Teen’s excessive bathroom routine. I feel it’s wasteful, but don’t want to intrude

Believe me, I get it.

You’ve noticed your teenager’s bathroom routine seems a little, well, excessive.

Maybe they’re taking hour-long showers, or maybe they’re flushing the toilet five times for every visit. To you, it seems wasteful. You can practically hear the water bill climbing with each twist of the tap, and it’s hard to ignore the environmental implications.

But you also don’t want to intrude.

After all, we’ve all been teenagers once. It’s a time of self-discovery, and sometimes that self-discovery happens in the bathroom. And yet, you can’t help but wonder if there’s a way to strike a balance, to reduce waste without stepping on your teen’s toes.

Navigating this delicate situation can be tricky, but don’t worry. We’re here to help.

This is the point where I’d like us to take a deep breath and step into this somewhat unusual yet quite common parental predicament, together. Let’s explore how we can approach this without seeming intrusive or dampening our teenager’s newfound independence.

1. Open up a conversation

First things first.

Before jumping to conclusions or making assumptions, it’s important to establish a dialogue.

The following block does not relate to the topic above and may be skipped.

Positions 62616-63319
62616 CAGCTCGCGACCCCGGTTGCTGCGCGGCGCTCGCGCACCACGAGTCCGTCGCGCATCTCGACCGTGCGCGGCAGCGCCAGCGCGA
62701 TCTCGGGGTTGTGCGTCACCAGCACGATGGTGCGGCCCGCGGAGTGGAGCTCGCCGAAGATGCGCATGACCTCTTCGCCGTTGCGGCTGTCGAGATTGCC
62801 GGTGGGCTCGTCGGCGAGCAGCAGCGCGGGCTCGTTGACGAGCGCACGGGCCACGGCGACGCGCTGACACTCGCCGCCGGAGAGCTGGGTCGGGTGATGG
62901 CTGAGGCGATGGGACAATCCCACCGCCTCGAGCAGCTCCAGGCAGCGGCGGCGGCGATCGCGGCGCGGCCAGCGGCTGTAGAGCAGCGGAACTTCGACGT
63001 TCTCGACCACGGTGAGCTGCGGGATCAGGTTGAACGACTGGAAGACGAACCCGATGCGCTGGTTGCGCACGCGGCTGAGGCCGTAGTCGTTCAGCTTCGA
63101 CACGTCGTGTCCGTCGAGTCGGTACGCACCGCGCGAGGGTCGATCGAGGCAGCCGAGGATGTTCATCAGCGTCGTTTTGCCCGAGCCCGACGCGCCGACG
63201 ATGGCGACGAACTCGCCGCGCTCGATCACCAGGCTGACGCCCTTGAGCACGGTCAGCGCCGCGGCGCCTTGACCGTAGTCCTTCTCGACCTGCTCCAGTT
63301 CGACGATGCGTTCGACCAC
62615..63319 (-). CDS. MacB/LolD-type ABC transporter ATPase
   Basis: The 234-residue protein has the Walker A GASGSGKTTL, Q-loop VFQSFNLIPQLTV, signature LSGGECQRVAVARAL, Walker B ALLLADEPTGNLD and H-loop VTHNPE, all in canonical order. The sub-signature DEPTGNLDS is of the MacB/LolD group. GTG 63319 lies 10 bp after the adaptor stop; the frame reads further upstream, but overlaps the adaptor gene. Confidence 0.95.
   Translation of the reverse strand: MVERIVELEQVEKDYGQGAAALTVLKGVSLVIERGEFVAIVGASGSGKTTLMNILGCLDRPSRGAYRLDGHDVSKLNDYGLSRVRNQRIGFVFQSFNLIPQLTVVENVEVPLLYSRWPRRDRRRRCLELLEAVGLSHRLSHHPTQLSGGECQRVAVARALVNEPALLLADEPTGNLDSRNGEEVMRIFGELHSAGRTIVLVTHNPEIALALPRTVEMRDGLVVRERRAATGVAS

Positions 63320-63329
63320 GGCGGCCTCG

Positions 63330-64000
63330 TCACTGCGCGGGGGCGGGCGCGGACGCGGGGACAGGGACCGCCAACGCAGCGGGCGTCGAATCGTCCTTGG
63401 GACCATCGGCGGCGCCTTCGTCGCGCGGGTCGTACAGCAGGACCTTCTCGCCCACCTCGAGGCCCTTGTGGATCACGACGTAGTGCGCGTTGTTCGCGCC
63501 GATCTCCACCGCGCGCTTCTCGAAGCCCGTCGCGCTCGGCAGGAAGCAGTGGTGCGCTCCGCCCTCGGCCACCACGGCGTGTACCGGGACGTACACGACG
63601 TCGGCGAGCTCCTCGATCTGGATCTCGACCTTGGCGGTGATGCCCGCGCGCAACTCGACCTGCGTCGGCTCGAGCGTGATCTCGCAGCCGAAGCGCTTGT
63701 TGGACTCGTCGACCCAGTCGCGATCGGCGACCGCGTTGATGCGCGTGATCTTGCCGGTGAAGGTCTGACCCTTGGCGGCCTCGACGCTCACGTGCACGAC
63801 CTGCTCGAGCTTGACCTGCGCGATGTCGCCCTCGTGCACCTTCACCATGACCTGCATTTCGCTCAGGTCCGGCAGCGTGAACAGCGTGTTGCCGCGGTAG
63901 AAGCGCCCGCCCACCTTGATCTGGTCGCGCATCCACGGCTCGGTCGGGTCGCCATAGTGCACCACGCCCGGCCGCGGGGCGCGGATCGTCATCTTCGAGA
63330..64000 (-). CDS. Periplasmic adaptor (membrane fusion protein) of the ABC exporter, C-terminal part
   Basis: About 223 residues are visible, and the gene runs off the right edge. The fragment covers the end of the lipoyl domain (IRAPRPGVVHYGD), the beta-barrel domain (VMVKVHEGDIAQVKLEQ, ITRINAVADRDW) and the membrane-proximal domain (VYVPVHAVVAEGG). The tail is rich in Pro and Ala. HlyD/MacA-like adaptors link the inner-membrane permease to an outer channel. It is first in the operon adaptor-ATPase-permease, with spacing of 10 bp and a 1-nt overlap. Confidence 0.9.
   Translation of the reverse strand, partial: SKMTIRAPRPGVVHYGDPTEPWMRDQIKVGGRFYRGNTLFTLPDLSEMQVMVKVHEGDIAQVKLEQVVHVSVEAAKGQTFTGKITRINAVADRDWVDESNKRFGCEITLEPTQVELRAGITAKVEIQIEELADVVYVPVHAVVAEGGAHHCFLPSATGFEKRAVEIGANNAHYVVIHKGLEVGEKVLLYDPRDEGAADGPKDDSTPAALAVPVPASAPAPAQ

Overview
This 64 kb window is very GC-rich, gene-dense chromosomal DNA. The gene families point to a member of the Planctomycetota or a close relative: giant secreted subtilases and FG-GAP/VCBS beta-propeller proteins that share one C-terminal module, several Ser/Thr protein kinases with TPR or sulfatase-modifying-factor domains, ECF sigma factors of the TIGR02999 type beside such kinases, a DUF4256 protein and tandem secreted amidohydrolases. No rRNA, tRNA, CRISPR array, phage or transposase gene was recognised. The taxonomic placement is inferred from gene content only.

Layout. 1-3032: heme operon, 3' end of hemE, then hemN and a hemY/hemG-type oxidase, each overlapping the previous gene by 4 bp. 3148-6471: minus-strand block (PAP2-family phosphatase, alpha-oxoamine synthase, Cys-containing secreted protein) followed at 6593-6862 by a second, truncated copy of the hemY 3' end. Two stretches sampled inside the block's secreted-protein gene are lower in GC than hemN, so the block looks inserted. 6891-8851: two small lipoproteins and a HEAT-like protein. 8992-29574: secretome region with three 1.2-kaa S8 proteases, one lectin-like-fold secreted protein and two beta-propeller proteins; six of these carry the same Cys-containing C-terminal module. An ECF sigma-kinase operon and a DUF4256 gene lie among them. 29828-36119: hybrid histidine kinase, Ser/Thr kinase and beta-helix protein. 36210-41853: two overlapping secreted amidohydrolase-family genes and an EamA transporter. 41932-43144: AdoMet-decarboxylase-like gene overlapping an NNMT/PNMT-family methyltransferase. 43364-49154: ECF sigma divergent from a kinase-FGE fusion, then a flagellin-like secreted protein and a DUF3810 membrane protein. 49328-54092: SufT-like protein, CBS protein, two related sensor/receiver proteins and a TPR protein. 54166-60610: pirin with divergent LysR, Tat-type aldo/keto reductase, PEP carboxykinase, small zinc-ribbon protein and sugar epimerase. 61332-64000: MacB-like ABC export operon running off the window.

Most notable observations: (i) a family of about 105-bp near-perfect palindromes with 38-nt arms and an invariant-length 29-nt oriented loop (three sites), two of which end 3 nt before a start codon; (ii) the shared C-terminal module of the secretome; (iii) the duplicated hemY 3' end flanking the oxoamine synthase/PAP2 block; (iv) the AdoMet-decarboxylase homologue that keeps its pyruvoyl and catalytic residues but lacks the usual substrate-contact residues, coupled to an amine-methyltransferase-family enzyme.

Your teenager might not even realize their bathroom habits are a bit over the top. Start by gently bringing up the subject, expressing your concerns in a non-confrontational way. This isn’t about accusing or blaming, but rather about opening up the channels of communication.

Respect their privacy while explaining your perspective. It could be as simple as saying, “Hey, I’ve noticed you’re spending quite a bit of time in the bathroom lately. Is everything okay?”

This approach shows that you’re coming from a place of care and concern, rather than judgment or criticism. It might just be the gentle nudge they need to evaluate their habits and make some changes.

2. Share your experiences

This brings me back to a personal instance.

When my daughter turned 14, she started spending an inordinate amount of time in the bathroom. Initially, I didn’t think much of it. I attributed it to her growing up, maybe experimenting with makeup, or just wanting some alone time.

But then I started noticing the spike in our water bill.

One day, I decided to sit down with her. We were having our usual mother-daughter chat, and I casually mentioned my observation. I told her how when I was a teenager, I too would spend a lot of time in the bathroom. It was my escape, my quiet place. But our circumstances were different and we had to be mindful about our water usage.